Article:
son, Leopold of Saxe-Coburg was next selected by the congress, and
that prince accordingly ascended the throne on 21st July, 1831.
The treaty of the intervening powers, signed at London on 15th
Nov., 1831, by the representatives of the five great powers and of
Belgium, although not finally recognised by the exasperated King
of Holland till 1839, constituted the Kingdom of Belgium one of
the independent European states, and determined the boundaries
and the relations between the two disunited kingdoms.
King Leopold II., born in 1835, the son of Leopold I. (b. 1790,
d. 1865) and of Louise, his second consort, daughter of Louis Phi¬
lippe (d. 1850), ascended the throne on 10th Dec., 1865. His
Queen is Marie Henriette, daughter of the late Archduke Joseph.
The royal family consists of the Princesses Louise (b. 1858; mar¬
ried in 1875 to Prince Philip of Saxe-Coburg) , Stephanie (b. 1864 ;
married in 1881 to Rudolph, Crown Prince of Austria), and Clemen¬
tine (b. 1872). Leopold, the only son (b. 1859), died at the age of
ten. The Count of Flanders (b. 1845), who is married to a German
Princess, is the King's brother. Charlotte, the widow of Maximilian,
Emp. of Mexico (d. 1867), is a sister of Leopold II.
Extent. The extremelength of the kingdom, fromN.W. toS.E.,
is 179 Engl. M., breadth from N. to S. 110 M., area 11,235 sq. M.
Population (in 1882) 5,655,197 (in 1831, 3,785,864 only), of
whom about 2'/2 millions are Flemings, and about 2 millions Wal¬
loons. The Roman Catholic religion is greatly predominant, about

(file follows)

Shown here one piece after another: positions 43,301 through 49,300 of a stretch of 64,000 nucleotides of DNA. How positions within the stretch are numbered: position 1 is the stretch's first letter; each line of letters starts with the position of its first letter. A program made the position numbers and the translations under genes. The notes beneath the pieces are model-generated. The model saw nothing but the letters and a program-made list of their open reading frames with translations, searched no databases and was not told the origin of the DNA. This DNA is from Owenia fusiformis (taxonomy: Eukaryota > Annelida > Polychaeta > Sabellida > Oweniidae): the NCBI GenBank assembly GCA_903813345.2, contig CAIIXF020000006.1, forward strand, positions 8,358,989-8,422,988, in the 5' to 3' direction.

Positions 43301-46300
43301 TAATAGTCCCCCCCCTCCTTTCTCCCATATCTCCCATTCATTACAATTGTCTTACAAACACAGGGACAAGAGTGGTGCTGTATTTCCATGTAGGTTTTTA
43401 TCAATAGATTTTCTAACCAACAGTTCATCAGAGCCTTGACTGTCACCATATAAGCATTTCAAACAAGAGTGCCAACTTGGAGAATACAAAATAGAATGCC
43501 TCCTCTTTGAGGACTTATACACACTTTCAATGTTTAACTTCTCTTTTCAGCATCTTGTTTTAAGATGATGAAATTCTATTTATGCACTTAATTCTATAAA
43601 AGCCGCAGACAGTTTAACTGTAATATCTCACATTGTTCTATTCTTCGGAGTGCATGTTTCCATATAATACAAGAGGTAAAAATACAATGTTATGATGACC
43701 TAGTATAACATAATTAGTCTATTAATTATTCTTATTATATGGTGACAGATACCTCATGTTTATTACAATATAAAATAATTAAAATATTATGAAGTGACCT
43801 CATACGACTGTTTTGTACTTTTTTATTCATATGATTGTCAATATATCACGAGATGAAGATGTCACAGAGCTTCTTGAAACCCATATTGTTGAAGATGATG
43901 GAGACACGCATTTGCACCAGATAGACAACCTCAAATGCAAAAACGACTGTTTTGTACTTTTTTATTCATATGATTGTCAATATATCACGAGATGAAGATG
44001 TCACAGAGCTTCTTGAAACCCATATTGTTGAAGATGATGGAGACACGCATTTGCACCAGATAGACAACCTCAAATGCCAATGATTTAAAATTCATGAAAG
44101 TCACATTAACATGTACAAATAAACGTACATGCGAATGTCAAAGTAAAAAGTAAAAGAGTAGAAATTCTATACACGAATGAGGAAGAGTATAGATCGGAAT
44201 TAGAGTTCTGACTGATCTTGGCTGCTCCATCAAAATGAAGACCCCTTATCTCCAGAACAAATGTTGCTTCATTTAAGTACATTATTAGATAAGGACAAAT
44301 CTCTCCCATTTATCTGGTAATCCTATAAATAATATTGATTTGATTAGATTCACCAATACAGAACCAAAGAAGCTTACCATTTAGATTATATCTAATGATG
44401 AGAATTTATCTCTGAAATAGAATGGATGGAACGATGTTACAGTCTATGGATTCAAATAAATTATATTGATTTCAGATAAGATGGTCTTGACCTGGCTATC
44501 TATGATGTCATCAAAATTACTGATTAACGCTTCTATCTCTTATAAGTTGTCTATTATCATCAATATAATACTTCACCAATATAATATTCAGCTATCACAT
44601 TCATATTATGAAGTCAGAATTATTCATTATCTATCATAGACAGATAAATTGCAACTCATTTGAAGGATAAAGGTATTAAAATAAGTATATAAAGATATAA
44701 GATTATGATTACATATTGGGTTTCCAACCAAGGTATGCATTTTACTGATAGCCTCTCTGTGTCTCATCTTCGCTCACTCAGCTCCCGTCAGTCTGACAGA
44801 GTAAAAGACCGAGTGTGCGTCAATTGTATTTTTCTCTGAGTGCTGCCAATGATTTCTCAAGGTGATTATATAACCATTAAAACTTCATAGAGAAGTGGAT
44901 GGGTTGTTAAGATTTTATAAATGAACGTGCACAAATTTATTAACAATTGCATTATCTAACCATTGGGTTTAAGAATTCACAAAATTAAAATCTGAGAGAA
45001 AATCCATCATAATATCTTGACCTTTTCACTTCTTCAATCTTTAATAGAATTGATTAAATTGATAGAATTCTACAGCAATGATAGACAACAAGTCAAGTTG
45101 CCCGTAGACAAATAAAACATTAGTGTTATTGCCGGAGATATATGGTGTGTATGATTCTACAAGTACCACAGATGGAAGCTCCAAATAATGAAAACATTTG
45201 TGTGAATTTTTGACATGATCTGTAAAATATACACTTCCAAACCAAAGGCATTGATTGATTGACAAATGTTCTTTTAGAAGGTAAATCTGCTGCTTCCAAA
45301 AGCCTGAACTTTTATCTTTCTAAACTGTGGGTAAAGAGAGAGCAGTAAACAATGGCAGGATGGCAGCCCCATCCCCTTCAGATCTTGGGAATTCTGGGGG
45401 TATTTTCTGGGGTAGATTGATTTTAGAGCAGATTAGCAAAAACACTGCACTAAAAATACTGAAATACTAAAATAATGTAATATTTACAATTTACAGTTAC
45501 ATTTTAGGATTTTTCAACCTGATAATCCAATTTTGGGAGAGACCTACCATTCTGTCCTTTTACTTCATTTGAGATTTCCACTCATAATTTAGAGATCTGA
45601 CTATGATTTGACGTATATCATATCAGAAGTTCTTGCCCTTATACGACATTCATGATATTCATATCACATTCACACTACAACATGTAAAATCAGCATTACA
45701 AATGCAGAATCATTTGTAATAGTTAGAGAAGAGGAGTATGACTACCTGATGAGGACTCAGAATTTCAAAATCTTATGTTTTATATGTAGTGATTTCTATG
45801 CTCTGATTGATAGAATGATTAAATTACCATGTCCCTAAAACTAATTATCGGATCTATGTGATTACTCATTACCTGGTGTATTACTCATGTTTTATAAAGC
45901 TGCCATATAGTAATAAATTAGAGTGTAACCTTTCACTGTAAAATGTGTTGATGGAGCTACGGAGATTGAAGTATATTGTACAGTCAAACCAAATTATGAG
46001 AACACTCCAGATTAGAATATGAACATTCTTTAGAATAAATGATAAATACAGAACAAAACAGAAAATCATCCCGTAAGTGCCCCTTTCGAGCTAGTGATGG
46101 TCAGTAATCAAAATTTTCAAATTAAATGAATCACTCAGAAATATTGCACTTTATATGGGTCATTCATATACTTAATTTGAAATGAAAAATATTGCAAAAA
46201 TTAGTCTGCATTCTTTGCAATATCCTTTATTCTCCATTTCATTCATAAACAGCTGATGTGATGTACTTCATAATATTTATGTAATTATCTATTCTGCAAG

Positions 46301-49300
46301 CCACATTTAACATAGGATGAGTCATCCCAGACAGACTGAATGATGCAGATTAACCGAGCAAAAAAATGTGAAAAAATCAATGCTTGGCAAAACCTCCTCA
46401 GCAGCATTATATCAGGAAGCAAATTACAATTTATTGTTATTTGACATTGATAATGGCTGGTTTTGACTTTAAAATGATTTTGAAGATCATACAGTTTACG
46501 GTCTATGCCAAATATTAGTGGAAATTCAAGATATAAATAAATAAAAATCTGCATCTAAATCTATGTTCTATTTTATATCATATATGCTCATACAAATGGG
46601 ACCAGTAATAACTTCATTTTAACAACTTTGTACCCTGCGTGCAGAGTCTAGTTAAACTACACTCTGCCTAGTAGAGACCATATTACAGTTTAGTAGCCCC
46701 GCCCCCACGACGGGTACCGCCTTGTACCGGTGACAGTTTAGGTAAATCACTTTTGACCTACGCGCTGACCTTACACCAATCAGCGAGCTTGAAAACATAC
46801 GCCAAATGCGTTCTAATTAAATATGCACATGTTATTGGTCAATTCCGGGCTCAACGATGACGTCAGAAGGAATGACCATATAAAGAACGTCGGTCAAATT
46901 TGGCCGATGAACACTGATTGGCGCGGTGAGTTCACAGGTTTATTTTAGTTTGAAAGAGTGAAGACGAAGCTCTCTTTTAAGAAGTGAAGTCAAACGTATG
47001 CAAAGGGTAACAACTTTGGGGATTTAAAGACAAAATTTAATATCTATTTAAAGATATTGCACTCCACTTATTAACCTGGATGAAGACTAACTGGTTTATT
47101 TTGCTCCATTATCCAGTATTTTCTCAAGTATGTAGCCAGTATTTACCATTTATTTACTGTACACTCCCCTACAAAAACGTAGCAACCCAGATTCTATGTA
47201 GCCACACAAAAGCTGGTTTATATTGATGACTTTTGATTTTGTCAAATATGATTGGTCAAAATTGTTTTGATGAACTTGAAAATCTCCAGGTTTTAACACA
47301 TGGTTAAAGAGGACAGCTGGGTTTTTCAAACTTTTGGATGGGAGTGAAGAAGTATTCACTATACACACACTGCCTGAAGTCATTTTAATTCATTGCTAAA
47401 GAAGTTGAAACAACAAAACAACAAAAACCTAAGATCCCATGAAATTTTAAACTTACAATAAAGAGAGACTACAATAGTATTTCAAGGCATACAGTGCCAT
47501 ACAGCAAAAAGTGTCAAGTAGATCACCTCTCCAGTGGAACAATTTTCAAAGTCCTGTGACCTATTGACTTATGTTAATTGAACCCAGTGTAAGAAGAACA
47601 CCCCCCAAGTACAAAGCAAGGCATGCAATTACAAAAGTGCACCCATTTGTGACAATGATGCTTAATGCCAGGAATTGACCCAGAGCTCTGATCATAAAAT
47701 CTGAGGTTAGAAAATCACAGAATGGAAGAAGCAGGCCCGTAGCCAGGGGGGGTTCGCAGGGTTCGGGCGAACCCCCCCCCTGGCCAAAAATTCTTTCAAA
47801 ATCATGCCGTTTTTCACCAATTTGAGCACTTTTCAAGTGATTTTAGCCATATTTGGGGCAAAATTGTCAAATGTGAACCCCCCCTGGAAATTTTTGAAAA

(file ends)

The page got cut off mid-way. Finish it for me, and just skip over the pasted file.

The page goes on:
15,000 only of the population being Protestants, and 3000 Jews;
and of these two sects more than half are resident in the provinces
of Antwerp and Brabant.
Provinces. The country is divided into nine provinces, viz.
Antwerp, Brabant, W. Flanders, E. Flanders, Hainault, Liege,
Limburg, Luxembourg, and Namur. The density of population
amounts to nearly 500 per sq. M., and varies from 800 per sq. M.
in Brabant to 135 per sq. M. in Luxembourg. Brabant, E. Flan¬
ders, and Hainault, are, with the exception of some of the manu¬
facturing districts of England, among the most densely peopled
districts in the world.
Army. The Belgian army is destined on principle only for the
defence of the country and of the neutrality assured to it by the
Treaty of London (p. xviii). It consists of 103,680 men, of whom
3373 are officers, and in time of peace, of 47,872 men. The army
is composed of the following regiments: 1 Carabineers, 3 Riflemen,
14 Infantry of the line, 1 Grenadiers; 2 Chasseurs-a-cheval, 2 Lan¬
cers, 2 Guides, whose celebrated band is one of the best in Europe ;
4 Field Artillery (40 batteries of 6 guns each, 4 mounted), 3 Fortress
Artillery; 1 Engineers; 1 Telegraph, and 1 Railway company.
There are also several companies of the military train and pontoniers.
The country is divided into four military districts, each containing
four active and one depot division. The principal military dep6t